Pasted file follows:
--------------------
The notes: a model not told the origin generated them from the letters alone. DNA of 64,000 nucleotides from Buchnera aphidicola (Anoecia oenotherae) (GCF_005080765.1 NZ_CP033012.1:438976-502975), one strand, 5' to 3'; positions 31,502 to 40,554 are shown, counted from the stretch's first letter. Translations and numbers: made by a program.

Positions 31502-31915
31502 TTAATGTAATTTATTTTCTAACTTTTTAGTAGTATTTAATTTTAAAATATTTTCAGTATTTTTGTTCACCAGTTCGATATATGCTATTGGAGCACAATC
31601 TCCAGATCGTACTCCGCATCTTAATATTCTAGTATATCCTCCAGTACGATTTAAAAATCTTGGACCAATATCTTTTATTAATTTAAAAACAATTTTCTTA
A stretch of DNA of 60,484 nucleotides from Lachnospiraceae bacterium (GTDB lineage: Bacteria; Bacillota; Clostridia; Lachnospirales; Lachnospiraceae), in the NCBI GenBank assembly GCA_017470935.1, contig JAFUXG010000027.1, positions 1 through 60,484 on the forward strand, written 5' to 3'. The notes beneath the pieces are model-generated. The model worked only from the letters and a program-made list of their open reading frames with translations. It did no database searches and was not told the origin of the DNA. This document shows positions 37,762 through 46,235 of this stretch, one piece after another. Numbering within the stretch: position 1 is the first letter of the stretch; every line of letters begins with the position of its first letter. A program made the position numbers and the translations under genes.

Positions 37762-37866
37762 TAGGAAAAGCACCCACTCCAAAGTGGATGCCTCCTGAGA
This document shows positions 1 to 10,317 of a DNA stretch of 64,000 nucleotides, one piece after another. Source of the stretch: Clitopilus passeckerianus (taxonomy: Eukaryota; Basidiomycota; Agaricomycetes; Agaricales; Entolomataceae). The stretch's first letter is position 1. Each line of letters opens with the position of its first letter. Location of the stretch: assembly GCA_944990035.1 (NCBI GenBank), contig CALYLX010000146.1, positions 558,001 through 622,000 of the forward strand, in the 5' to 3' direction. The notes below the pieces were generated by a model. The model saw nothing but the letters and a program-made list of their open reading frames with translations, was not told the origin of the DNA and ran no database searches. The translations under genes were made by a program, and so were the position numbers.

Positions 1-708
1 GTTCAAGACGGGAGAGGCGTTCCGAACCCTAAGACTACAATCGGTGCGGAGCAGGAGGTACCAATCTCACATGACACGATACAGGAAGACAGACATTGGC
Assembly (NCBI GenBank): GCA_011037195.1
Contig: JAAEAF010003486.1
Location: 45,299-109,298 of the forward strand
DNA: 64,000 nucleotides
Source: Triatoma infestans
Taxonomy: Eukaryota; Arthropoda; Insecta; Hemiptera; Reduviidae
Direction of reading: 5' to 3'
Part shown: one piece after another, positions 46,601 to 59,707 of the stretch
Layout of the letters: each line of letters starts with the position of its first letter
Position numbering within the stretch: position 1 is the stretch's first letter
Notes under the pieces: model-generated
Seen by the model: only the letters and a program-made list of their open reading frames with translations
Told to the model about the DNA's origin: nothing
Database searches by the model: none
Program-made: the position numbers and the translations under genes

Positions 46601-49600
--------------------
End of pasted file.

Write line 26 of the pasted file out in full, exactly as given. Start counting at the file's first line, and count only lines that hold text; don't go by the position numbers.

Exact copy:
Positions 46601-49600